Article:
Thereafter, there were some attempts to produce this structural element from different materials, but reliable, light and cheap steel is not going to give up its ground.
The history of the ‘two-wheeled vehicle’
"The bicycle has done more to emancipate women than anything else in the world," said a famous early 20th century feminist. It was for the convenience of movement on a ’two-wheeled horse’ that women, for the first time, dared to exchange large and heavy dresses and corsets for trousers and received unprecedented freedom of movement. Cyclists, with their League of American Wheelmen, have made improvements to American road surfaces. It was with the bicycles that such industry giants as Škoda and Opel began manufacturing. And humankind even made it the sky thanks to the ability of the Wright brothers, , who had initially relied on the production of bicycles.
Despite the first sketch of a bicycle made by an apprentice of Leonardo da Vinci, and later evidence of the world's first bicycle demonstrated by a certain Comte de Sivrac in France, historians have agreed to call Baron Karl von Drais the father of the popular vehicle. In 1817, this German professor obtained a patent for a two-wheeled bicycle without pedals. Modern children would call it a ‘push bike’ and von Drais dubbed it a ‘running machine’. Fifty years later, the ’penny farthing’, - amazing bicycles with a giant front wheel and a miniature rear wheel, were already riding along the roads of Europe. The bike that looks familiar to us was originally called the Rover. By the way, in Western Ukraine bicycles are still called ‘rovers’. The very first Rover was assembled by the Englishman John Kemp Starley and produced in 1885. It is interesting that steel was used almost immediately in the production of these ‘iron horses’.
Evolution of steel bicycle frames
The frame is the basic structure of a bicycle: as a rule, it has a rhombus shape and consists of two triangles, to which the rest of the vehicle is attached. The frame should be strong, rigid and light. In order to fulfil these requirements, manufacturers experiment with a variety of materials. It can be wood and bamboo (aesthetically, the frame turns out to be very attractive), beryllium (US$26,000 per bike) or titanium (also an expensive solution). Steel and aluminium are most commonly used for the mass production of bicycles. However, light and durable carbon composites are more and more often replacing metals and alloys in the manufacturing of frames and other elements for professional cycling.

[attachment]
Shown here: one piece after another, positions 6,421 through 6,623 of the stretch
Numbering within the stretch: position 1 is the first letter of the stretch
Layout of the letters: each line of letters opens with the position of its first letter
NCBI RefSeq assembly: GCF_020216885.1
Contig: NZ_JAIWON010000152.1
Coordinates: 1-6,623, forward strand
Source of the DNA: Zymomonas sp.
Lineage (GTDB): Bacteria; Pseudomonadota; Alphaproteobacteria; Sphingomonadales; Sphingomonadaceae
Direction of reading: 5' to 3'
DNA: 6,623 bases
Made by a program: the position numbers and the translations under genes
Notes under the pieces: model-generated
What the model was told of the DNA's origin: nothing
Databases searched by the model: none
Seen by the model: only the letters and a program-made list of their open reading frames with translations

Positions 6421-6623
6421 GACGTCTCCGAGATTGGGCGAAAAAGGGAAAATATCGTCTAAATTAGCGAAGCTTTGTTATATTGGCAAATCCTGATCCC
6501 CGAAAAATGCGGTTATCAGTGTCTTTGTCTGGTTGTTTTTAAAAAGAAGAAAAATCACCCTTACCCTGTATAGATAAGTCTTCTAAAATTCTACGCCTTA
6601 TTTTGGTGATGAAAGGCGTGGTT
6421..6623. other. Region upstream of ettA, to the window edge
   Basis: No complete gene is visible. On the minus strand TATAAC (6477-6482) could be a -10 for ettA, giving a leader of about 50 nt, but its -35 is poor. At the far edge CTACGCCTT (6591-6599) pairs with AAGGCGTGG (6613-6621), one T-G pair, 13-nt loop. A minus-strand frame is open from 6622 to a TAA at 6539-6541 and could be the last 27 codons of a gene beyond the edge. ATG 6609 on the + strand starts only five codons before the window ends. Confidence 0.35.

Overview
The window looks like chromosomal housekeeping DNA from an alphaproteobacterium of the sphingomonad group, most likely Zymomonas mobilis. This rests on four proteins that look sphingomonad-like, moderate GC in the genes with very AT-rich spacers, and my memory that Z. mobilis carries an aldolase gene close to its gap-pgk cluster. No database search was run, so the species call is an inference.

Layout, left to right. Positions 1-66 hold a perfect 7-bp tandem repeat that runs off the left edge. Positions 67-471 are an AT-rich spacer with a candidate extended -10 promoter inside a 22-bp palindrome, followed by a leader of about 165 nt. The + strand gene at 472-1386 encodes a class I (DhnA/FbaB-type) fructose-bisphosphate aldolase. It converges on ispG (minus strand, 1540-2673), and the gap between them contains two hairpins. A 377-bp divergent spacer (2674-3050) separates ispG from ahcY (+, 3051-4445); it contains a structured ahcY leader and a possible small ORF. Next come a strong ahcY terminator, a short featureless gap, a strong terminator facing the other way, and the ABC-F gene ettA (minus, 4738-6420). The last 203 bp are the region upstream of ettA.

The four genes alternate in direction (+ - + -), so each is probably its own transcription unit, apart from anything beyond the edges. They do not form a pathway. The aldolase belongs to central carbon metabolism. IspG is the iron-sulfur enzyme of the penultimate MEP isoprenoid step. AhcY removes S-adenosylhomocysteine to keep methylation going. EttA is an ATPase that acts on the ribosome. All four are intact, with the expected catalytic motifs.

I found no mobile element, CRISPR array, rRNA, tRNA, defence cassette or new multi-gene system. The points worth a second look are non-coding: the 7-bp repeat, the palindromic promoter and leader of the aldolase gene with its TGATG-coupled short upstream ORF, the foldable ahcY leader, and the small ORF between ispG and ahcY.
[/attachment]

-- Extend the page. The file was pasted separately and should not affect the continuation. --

Historically, lugs were inserted into steel fittings or otherwise, and then steel tubes were soldered, which made up part of the rhombus-shaped frame structure. The lower brazing temperature had a less negative impact than welding, which requires a higher temperature. But over time, the steel industry has offered the market steels that do not lose their properties during the welding process.
As a result, welded steel frames have now been abandoned for mass market bicycles and they are used for more expensive models. It should be noted that the ‘premium’ lug design allows replacement of frame parts with little or no damage to the adjacent steel tubes.
Moreover, the reduction in the cost of bicycle production has been achieved through the use of modern high-strength steels, which are also used in the production of cars, railway wagons and tanks, ground and underground machinery, and much more. Chrome-molybdenum steel 4130 is also very widespread and both high-quality frames and other bicycle parts are made from it.
An excellent example is the story of the British The Reynolds Tube Company, founded in the late 19th century by the entrepreneur John Reynolds, who was in the consumer goods business before steel tubes. The Reynolds Tube Company’s 'speciality' is a butt tube that is thicker at the ends than in the middle, which has proven to be ideal for bicycle frames. Over time, the company became the world's largest manufacturer of bicycle components.